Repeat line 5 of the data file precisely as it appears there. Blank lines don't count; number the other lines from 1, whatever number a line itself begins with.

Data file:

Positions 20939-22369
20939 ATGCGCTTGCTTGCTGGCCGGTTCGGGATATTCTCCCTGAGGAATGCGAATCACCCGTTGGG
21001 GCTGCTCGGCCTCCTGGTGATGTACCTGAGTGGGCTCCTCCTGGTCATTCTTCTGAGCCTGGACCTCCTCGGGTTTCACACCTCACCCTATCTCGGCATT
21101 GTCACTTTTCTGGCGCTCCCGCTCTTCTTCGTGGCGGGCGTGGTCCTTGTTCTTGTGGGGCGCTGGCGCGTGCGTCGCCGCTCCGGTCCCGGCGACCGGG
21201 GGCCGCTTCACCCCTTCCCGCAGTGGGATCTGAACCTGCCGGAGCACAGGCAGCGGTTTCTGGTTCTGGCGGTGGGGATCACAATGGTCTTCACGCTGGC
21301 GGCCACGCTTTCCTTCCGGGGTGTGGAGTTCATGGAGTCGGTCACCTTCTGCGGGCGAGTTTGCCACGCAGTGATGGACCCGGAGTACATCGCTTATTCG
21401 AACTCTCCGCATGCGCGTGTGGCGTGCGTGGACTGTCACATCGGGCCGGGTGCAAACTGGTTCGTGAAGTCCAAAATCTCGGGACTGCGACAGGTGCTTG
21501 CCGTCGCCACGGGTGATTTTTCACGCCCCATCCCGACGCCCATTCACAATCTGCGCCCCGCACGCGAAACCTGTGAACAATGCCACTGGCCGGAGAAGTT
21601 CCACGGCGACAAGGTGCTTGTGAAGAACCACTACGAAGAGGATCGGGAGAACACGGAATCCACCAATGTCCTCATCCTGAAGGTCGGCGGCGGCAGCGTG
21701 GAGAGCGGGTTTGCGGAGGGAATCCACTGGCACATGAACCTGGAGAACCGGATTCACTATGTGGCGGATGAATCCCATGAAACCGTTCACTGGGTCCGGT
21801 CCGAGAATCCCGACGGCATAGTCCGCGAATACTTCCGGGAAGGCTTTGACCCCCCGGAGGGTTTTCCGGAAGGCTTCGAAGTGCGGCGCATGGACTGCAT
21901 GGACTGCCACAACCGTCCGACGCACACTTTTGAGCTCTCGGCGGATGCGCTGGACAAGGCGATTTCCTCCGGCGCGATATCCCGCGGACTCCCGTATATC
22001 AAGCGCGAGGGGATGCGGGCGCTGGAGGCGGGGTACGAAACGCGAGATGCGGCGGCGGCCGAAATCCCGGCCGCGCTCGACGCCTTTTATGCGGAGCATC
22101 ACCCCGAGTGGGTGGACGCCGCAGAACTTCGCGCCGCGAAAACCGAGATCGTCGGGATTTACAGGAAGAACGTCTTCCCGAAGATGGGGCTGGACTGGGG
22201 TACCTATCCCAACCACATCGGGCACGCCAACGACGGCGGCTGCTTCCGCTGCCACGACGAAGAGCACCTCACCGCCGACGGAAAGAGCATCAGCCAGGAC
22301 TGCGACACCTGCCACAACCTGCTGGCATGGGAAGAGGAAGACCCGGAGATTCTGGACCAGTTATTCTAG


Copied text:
21201 GGCCGCTTCACCCCTTCCCGCAGTGGGATCTGAACCTGCCGGAGCACAGGCAGCGGTTTCTGGTTCTGGCGGTGGGGATCACAATGGTCTTCACGCTGGC